There was general agreement that the proposed Foundation’s program probably would get under way in very modest fashion and consist at first mainly in the sponsoring and aiding of work undertaken by persons and organizations already at work in the Foundation’s field of interest but that if circumstances later made it possible the Foundation could then take on more activities along such lines as described above.

Under the heading (f) there was quick agreement that the Foundation should have affiliation with no other organizations of any sort, but that it might properly collaborate with other organizations or with individuals carrying on work whose aims and objectives were deemed by the Foundation to be worthy of support.

On public relations (g) it was felt that such matters should be handled by a professional public relations man. On (h) the attached list of names was felt to be satisfactory, but that others should be

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added in whatever capacity of support they might be willing to offer; that there would be various classes of membership as determined by the degree of each individual’s participation in the Foundation’s program.

After it was pointed out that (j) and (k) hod already been treated as fully as was then possible full discussion followed of (1) the location of headquarters for the Foundation. It was suggested that they be in Baker’s house in 5an Jose. There was some disagreement concerning this proposal with the majority feeling that San Francisco, the site of many years of Dr. Baker’s professional work, would be more appropriate.

Various recommendations were that in San Francisco: a postbox be rented (Rincon Annex); mail be directed to an attorney’s office (such as Morris Lowenthal’s, a friend of Dr. Baker); an answering service
be used (rejected); that mail and inquiries be directed to the offices of the printing firm employed to issue the Foundation’s proposed publications (idea to be explored). No decision was reached on headquarters, in view of the greater urgency of consulting with on attorney who would prepare papers for incorporation, after acceptances had been had from the five persons who would act as incorporators.

Under the heading of general discussions there was no disagreement in the choice of title as BLANCHE. M. BAKER FOUNDATION. Dr. Thompson inquired if her papers and published writings might not yield statements eminently suitable for use in setting the general tone of the Foundation’s aims and purposes — within such a general framework as already adopted as the particular field of its activities and described above. Further general discussion pointed out that while the central focus of the Foundation’s interests would be that of making human sex life healthier, this should not be construed as excluding, for instance, a topic such as overpopulation or (Baker’s suggestion) the role of sex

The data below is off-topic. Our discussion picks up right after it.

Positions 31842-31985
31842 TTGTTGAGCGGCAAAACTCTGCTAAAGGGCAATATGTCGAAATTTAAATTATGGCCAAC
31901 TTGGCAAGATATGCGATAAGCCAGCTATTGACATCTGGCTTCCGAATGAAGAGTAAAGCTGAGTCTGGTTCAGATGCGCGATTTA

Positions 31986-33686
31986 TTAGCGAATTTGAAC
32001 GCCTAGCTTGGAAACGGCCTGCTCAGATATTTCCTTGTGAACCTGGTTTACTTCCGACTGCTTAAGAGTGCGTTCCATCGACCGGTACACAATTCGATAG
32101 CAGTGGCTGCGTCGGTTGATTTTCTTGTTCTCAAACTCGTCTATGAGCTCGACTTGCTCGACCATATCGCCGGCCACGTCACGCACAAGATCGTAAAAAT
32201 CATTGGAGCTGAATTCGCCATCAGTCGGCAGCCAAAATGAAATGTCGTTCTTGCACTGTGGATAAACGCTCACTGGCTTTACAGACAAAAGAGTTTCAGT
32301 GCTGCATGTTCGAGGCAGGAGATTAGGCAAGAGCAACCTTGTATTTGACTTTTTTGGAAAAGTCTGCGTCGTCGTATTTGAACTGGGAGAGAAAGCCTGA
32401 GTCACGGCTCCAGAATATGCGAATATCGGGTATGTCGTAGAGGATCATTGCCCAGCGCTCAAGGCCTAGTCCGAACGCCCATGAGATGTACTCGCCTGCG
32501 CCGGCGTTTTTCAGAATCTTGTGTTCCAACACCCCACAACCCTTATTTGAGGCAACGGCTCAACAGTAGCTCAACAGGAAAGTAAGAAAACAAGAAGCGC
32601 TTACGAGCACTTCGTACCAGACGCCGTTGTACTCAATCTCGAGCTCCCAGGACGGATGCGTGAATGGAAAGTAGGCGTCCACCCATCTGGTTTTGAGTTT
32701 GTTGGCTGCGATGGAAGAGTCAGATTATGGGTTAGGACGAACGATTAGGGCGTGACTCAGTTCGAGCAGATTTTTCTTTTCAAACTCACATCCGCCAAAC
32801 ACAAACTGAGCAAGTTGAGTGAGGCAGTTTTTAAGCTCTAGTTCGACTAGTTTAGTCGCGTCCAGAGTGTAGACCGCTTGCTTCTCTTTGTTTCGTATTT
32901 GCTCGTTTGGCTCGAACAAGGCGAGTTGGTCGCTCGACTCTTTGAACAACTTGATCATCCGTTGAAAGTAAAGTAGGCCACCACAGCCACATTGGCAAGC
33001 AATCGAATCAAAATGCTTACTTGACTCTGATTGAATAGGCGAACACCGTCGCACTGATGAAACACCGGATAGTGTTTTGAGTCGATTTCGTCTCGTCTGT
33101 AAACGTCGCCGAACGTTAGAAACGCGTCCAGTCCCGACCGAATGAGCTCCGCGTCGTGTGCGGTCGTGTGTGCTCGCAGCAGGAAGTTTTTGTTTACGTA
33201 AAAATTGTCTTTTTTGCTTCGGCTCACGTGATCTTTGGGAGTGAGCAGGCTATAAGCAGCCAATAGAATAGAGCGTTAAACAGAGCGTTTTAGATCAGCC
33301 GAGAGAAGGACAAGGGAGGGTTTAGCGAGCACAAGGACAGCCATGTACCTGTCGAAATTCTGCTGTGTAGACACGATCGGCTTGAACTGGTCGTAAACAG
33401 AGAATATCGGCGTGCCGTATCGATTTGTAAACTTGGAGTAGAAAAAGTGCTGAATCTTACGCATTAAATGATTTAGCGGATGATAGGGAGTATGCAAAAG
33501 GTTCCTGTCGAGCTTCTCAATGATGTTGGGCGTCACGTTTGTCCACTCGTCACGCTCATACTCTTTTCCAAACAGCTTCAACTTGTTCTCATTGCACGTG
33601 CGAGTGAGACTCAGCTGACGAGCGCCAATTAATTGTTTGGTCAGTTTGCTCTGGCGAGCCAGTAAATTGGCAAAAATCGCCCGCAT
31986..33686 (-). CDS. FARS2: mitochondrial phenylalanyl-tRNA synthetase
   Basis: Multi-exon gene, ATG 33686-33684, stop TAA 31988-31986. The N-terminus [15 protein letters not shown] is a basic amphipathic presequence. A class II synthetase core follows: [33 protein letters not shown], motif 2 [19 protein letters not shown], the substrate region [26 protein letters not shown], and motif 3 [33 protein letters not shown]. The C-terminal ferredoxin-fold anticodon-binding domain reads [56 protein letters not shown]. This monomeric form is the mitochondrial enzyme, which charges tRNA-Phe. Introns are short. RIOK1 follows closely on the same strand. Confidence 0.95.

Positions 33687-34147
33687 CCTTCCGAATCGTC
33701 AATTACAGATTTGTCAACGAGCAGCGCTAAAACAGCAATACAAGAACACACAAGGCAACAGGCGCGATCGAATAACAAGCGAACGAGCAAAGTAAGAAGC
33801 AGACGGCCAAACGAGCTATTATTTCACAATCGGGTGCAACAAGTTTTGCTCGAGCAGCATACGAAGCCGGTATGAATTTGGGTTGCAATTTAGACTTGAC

as a cultural aspect of [s]ociety.

The meeting adjourned at 5:00 P.M. with a request that copies of a digest of the afternoon’s discussions be mailed to each person present at the earliest possible date; that active steps toward incorporating the Foundation along such lines as agreed upon above should proceed forthwith


In view of Dr. Baker’s often-expressed, deep concern with the need for a continuing study of the homophile question in all its varied aspects, and to promote and extend this assignment to which she was so devotedly committed, and to enlist and encourage support for this work among the highest professional levels:

It is hereby resolved to found and establish the Blanche M. Baker Foundation to conduct and to sponsor educational efforts, research, publication and councselling [sic] services in the,interests of homophile men and women.

William F. Baker, San Francisco; Harry Benjamin, M.D., New York City; Frederic Frisbie; W. Dorr Legg; Don Slater, all of Los Angeles.

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  1. Officers
  2. Articles of Incorporation, including Stated Purposes
  3. Bylaws of the Foundation, providing for its actual administration
  4. Methods of financing
  5. Planned functions and activities of the Foundation
  6. Policies on suitable relationships with other organizations
  7. Public relations policies
  8. Suggested lists of proposed members (classes thereof) & supporters
  9. Educational programs, If any
  10. Research programs, if any
  11. Location of headquarters


  • Virginia Armon, Ph.D., psychologist, Los Angeles
  • Karl M. Bowman, M.D., psychiatrist, Berkeley
  • Ray Evans, Ph.D., psychologist
  • Gerald Heard, author, Santa Monica
  • Evelyn Hooker, Ph.D., psychologist
  • Aldous Huxley, author, Beverly Hills
  • Kimmis Hendrick, editor, Los Angeles
  • Eric Julber, attorney, Los Angeles
  • Morris Lowenthal, attorney, San Francisco
  • Otto Qppenheimer, businessman, Beverly Hills
  • Paul K. Rowan, Ph.D., sociologist, Los Angeles
  • Veta Somers, Ph.D., psychologist, Los Angeles

The above list represents names suggested at meeting of August 16, 1962, at which time it was agreed that additional names of interested persons should be submitted by each person in attendance at the meeting.


Additions to or corrections of above report should be made as promptly as possible.

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posted 05.16.2016